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Dr. Saturday

Texas considers game-day beer sales, Louisville has $1 beers for spring game … is this good?

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(USA Today Sports Images)

I have nothing against beer. I was born in Milwaukee and went to school at the University of Wisconsin. I'd be disowned by my home state if I didn't like it.

For the most part, college football doesn't sell beer in stadiums. There is a reason for that. And that attitude seems to be changing. That might not be for the best.

The Daily Texan student newspaper had a nice scoop, as Texas athletic director DeLoss Dodds said the school is considering selling beer at football, basketball and baseball games. First, let's address an absolutely ridiculous quote from the story:

"The thing I will say is that it’s not a money thing," Dodds said, according to the Daily Texan. "If we did do it, people would say that they they’re just doing it for the money. It’s not a money issue. It’s a do-the-right-thing issue."

Oh, brother. And free-agent athletes sign ridiculous contracts with teams because they like the school system in that city. There's nothing more insulting than this quote. Texas football games draw about 100,000 fans for every home game. Texas will have six games at Darrell K Royal Stadium in 2013. If you've ever been to a sporting event, you know beers aren't cheap. Nobody believes this isn't about money. In a sport that trips over itself to ditch longstanding rivalries and realign for a few more television dollars, everything is about money, especially something that's going to go over well with most of the fan base like beer sales that can generate seven figures of revenue.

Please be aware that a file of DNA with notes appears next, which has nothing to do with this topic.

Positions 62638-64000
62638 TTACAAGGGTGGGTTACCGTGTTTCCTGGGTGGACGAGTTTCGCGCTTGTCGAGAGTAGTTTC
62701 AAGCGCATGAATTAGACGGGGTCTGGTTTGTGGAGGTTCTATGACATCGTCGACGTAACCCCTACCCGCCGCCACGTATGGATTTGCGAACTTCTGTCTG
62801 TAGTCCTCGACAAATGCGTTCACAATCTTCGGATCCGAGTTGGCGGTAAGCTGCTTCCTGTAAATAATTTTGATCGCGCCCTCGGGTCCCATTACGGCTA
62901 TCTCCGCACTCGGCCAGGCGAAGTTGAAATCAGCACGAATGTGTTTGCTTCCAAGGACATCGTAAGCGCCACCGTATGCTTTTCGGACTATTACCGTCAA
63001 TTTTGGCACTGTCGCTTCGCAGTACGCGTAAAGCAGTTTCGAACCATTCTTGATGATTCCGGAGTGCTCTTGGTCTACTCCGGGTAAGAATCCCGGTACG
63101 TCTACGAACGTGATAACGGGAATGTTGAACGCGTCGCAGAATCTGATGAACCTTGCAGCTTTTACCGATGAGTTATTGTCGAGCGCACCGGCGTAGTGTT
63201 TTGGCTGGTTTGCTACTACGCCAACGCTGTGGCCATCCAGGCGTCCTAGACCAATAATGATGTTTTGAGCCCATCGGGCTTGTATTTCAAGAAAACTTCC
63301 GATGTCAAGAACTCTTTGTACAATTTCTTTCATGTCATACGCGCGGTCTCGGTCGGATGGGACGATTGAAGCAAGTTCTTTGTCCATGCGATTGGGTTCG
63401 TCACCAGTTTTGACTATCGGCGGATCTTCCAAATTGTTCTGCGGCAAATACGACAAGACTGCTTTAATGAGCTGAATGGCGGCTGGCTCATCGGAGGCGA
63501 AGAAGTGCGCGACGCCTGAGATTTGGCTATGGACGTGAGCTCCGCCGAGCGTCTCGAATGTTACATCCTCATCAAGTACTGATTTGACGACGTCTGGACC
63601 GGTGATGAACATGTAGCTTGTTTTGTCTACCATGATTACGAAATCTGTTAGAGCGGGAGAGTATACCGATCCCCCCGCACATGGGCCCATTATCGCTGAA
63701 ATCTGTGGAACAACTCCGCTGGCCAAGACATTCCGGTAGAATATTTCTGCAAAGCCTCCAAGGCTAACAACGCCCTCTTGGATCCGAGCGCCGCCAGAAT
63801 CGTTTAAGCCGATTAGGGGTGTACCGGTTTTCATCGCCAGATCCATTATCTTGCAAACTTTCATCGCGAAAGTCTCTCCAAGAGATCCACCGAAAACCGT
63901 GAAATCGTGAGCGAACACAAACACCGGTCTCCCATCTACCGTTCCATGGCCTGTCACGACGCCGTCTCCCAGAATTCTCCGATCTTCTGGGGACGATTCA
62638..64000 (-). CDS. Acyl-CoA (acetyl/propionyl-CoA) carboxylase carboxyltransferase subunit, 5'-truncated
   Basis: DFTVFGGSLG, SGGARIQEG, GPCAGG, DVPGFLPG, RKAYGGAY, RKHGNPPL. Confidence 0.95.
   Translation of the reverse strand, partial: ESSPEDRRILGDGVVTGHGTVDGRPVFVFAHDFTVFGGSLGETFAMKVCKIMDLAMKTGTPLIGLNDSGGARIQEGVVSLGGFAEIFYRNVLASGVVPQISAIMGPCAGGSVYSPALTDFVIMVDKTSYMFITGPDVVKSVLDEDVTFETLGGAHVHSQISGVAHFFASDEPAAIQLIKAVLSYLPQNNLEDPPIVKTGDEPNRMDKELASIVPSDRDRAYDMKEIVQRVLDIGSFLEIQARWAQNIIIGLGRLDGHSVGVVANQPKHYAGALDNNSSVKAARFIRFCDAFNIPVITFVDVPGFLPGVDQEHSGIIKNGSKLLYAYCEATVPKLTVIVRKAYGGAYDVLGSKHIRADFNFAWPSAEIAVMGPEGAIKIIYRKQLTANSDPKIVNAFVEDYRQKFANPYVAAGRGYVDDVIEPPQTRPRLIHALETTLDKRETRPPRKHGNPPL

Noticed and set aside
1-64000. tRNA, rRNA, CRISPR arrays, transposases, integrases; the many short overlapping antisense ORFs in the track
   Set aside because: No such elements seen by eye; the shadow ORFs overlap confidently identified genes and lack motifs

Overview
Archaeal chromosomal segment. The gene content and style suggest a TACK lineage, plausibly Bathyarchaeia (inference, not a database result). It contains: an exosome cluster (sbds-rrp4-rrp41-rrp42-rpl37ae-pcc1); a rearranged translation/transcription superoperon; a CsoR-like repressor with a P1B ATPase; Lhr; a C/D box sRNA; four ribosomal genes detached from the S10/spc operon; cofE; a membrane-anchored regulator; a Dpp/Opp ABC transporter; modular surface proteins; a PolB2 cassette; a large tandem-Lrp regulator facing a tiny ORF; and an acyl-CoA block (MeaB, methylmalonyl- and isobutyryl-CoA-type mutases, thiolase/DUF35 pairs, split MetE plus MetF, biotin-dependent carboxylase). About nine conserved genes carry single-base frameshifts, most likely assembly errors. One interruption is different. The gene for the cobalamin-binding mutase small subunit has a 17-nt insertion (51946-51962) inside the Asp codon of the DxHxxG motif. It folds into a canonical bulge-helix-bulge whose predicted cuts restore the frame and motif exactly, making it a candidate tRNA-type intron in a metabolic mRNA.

USA Today had a 2011 poll, cited in the Daily Texan's story, that about 20 major colleges sell alcohol to general fans. The more schools that get into beer sales, the more that will follow suit. There's too much revenue not to consider it.

Louisville said it will sell $1 beers at its spring game. That will certainly draw in a few more folks. But, maybe this isn't the best road for college football to go down.

It's naive to think that college students don't drink before the game or smuggle in drinks to the stadium, or that adults do the same. And West Virginia says that selling beer has actually reduced the amount of excessive drinking incidents. Dodds referenced that to the Daily Texan:

"We talk about it constantly,” Dodds said. “If we ever did it, we’d probably start with baseball. There’s something about it that doesn’t quite feel right, but there’s people telling me that it might be safer to serve it than not serve it. It’s an issue. I guarantee you we talk about it at almost every other staff meeting."

Maybe there's something to that, no matter how counter-intuitive it seems. We've also seen plenty of alcohol-fueled incidents that make some sporting events a nightmare, especially for families. YouTube has plenty of them recorded for posterity. Giving college students more chances to drink might not be the best idea either.

Maybe Texas' plan – and the plans of the schools that will undoubtedly follow suit – will turn out well for everyone involved. But one reason some people give for preferring college football to NFL is the unruliness of some NFL crowds. Will that change if beer is sold at most college football games?

What do you think, is there any issue with making beer sales widespread at college football stadiums?

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